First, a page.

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There have been many myths expounded about
the Atkins diet plan. Find out the truth here.
Answer: The Atkins Diet encourages consumption of a healthy balance of nutrient dense foods: lean protein, a full array of fibrous vegetables and fruits and good fats while limiting refined carbohydrates, refined sugar and trans fats. Choosing foods in this manner allows the body to burn fat and work efficiently while helping individuals to feel less hungry, satisfied and energetic.
An ever-growing body of research demonstrates the health benefits of a controlled-carbohydrate approach Simply put, the Atkins Diet Plan is a healthy, balanced way of eating and living.
Answer: Actually, the Atkins Diet allows you to eat ample portions of vegetables, and in the later phases, more nutrient-dense carbohydrates like fruits and whole grains.
It's only during the first of the four phases of the Atkins plan, called Induction, that more lean protein is encouraged as a way to boost the body's fat burning process and jump-start weight loss. But not everyone needs to start at Induction to see positive results with Atkins.
After the typical two-week Induction phase, the Atkins programme allows you to gradually expand your food choices so you can ultimately enjoy a healthy balance of the nutrient-dense foods from a variety of food groups including lean protein, a full array of colourful, fibrous vegetables and fruits, nuts, pulses, and if your metabolism allows, whole grains and good fats. Good fats are allowed in the induction phase. This is all while reducing levels of refined carbohydrates, refined sugars. When it comes to the four food groups, the Atkins Diet includes a variety of foods from each one. The plan provides helpful guidelines to help select the best options, steering you away from the starchier varieties.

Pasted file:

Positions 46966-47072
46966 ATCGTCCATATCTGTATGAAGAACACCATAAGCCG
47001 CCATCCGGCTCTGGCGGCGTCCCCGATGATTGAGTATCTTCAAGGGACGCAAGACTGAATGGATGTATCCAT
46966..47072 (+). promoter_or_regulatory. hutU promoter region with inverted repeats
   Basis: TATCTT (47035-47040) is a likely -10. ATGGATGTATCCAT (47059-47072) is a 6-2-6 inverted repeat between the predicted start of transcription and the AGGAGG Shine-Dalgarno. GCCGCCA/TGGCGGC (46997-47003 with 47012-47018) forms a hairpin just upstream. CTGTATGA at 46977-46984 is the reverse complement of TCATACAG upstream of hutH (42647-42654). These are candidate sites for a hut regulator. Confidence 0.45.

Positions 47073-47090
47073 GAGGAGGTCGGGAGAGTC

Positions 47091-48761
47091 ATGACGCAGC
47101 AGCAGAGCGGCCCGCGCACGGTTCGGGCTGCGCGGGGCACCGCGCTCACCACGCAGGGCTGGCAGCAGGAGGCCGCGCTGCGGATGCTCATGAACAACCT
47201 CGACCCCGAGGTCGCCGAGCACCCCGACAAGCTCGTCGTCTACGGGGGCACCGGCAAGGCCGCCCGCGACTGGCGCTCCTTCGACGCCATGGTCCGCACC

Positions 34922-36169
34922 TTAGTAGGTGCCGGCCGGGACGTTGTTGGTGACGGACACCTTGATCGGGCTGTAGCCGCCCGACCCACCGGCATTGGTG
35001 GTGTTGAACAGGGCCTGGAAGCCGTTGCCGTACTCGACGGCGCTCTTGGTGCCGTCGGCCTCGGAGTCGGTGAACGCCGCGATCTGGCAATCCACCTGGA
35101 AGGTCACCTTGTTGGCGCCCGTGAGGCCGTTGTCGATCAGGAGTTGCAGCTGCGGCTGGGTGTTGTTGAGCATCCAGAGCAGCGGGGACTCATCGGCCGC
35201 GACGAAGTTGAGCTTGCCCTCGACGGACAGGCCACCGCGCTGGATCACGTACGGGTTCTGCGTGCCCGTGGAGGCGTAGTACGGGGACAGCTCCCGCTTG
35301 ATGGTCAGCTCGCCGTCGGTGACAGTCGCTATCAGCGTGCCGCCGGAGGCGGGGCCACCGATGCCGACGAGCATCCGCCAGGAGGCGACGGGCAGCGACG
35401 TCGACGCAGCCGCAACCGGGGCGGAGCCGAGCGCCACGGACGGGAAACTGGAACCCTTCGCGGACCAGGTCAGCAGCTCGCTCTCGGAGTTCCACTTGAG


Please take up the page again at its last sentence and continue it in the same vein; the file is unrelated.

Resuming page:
Answer: People frequently mistake the Induction phase for the entire Atkins diet plan. During this initial phase, the plan allows you to eat an allowance of carbohydrates, some of which come from a full array of nutrient-dense vegetables. After the Induction phase is completed, you increase your carbohydrate count gradually until you reach your own carbohydrate tolerance level and your goal weight.
With the Atkins diet plan you can choose your starting point. Depending upon your weight and overall health, you can personalise the diet to suit your individual needs, perhaps starting at a later phase or moving from one phase of the programme to another as your needs change. So if you're not looking to lose a significant amount of weight, but just maintain your current weight or reduce your reliance on carbs in your diet, you can begin with Phase 2, called Ongoing Weight Loss, where the net carbohydrate level is higher and more foods are included.
In summary, Atkins is more than a diet, it is a helpful eating tool that not only leads to weight loss and weight maintenance, but also helps you develop strong eating habits that can contribute to overall health and well being.
Answer: Just because protein is encouraged, following the Atkins plan is not a license to gorge. When following the plan, each of the food groups should be enjoyed in moderation. Following Atkins doesn't mean you can eat whatever you want as long as it is low- carb.